Federal judge blocks Mississippi abortion law
Recently six American states - Kentucky, Mississippi, Ohio, Georgia, Iowa, and North Dakota - passed so-called "heartbeat bills," forbidding abortion after the detection of a fetal heartbeat, which typically occurs six weeks into a pregnancy. These reports sparked outrage because at that point the embryo is about the size of a pea and many women do not even know they pregnant. What's more, the "heartbeat" claim is controversial, since embryos at that stage do not contain hearts.
"From very early on, different cells are programmed to do different things for what is eventually a fully functioning human body” OB/GYN and University of California professor Jennifer Kerns told The Cut. "These are cells that are programmed with electrical activity, which will eventually control the heart rate — they send a signal telling the heart to contract, once there is a heart." In other words, "cardiac activity" is detectable, not technically a heartbeat.
None of these draconian abortion bans have taken effect yet, but have already triggered protests across the country. Women explained why they had an abortion on social media, creating the trending hashtag #YouKnowMe. Celebrities pledged not to shoot projects in Georgia - which has a robust TV/film production industry - so long as their new anti-abortion law is in place. And on Friday, a federal judge in Mississippi dealt a blow to the anti-abortion movement by blocking the so-called "heartbeat" bill.
The law "threatens immediate harm to women's rights, especially considering most women do not seek abortions services until after six weeks," Judge Carlton Reeves said, per CNN. "Allowing the law to take effect would force the clinic to stop providing most abortion care... By banning abortions after the detection of a fetal heartbeat, the law prevents a woman's free choice, which is central to personal dignity and autonomy."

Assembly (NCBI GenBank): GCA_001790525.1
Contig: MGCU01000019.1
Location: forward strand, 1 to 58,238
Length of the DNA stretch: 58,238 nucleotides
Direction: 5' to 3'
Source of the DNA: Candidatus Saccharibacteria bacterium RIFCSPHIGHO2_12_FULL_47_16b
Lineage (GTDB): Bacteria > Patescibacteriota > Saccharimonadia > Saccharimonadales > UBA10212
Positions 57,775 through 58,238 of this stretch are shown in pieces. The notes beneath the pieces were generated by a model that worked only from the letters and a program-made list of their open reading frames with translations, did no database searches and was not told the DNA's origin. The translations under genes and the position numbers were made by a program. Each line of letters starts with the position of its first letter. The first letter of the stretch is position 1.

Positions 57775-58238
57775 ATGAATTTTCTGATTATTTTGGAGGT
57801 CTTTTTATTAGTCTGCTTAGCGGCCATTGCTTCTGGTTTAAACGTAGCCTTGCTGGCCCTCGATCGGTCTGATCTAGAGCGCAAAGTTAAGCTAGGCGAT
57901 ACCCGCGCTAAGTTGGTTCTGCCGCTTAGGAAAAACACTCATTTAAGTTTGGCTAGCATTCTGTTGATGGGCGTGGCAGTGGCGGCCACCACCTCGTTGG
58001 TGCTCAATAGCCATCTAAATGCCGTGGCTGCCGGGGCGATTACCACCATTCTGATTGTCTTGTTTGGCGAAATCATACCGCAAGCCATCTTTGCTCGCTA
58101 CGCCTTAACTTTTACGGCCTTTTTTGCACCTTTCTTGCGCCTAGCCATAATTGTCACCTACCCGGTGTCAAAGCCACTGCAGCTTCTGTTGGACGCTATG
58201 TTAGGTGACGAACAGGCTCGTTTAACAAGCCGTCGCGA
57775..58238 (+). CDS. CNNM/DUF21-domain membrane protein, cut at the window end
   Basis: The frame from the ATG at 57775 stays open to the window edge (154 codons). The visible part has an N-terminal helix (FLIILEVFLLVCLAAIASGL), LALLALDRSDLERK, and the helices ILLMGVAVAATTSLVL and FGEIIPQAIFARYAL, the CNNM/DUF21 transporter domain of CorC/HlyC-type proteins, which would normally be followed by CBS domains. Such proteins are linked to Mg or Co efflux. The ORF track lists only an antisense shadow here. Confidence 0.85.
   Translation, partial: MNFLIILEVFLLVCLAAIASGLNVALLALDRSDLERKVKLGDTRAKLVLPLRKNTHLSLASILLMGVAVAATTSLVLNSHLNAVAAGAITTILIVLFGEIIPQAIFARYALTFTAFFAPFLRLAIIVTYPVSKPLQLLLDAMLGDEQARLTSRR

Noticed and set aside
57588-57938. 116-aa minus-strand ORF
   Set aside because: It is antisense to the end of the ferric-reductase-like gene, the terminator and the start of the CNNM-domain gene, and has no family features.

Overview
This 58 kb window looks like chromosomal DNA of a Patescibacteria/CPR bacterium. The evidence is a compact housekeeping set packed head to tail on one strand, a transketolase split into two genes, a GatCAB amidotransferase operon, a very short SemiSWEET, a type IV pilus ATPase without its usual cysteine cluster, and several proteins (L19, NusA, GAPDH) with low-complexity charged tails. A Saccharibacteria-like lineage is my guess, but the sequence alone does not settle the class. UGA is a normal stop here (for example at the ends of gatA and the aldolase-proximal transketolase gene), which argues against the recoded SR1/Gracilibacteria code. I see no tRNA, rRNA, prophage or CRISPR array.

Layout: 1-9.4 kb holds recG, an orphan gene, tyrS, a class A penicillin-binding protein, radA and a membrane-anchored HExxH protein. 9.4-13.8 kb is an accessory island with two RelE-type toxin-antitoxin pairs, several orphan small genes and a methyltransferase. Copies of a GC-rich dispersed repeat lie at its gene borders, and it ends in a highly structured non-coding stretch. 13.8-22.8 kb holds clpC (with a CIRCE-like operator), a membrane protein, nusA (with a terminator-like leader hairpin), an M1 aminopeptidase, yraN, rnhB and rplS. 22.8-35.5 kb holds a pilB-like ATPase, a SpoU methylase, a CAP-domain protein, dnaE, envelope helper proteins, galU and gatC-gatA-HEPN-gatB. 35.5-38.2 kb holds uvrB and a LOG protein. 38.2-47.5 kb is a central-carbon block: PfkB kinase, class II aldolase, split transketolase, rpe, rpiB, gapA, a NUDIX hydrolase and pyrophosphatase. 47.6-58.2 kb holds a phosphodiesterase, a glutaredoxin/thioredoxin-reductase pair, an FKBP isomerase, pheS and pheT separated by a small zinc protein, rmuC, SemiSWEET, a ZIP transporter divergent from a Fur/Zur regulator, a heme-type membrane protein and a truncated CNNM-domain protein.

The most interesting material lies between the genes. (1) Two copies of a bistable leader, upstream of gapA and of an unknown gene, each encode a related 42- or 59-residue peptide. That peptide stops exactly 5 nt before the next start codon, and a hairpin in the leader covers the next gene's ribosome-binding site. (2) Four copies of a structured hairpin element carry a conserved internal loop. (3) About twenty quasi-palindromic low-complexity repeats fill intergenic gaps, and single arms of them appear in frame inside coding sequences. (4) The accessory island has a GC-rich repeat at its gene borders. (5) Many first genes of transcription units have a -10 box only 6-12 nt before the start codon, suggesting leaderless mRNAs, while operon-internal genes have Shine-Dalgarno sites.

Watch Busy Philipps speak out against Georgia's abortion law
The Center for Reproductive Rights, which represents Mississippi's only clinic, the Jackson Women's Health Organization, challenged the law in court. "Many women don't even know they are pregnant at six weeks, and even those who do will find it nearly impossible to obtain an abortion so quickly, especially in a state with just one clinic," Center of Reproductive Rights lawyer Hillary Schneller told CNN.
Schneller argued in court the law was "clearly unconstitutional." and in "defiance" of the Supreme Court precedent set by Roe v. Wade. In the landmark 1973 decision, the justices ruled that embryos/fetuses are not people and the Constitution's "right to privacy" protects women's right to seek an abortion. As such, the states may not place an "undue burden" on women. But that's what many red state Republican lawmakers such as Alabama governor Kay Ivey are doing with these new laws, in hope of overturning Roe v. Wade.
In addition, the American Civil Liberties Union and Planned Parenthood filed a lawsuit on Friday against Alabama's controversial abortion law. Passed by 25 white male Republicans, and signed into law by Gov. Ivey, the measure outlaws abortions even in cases of rape or incest.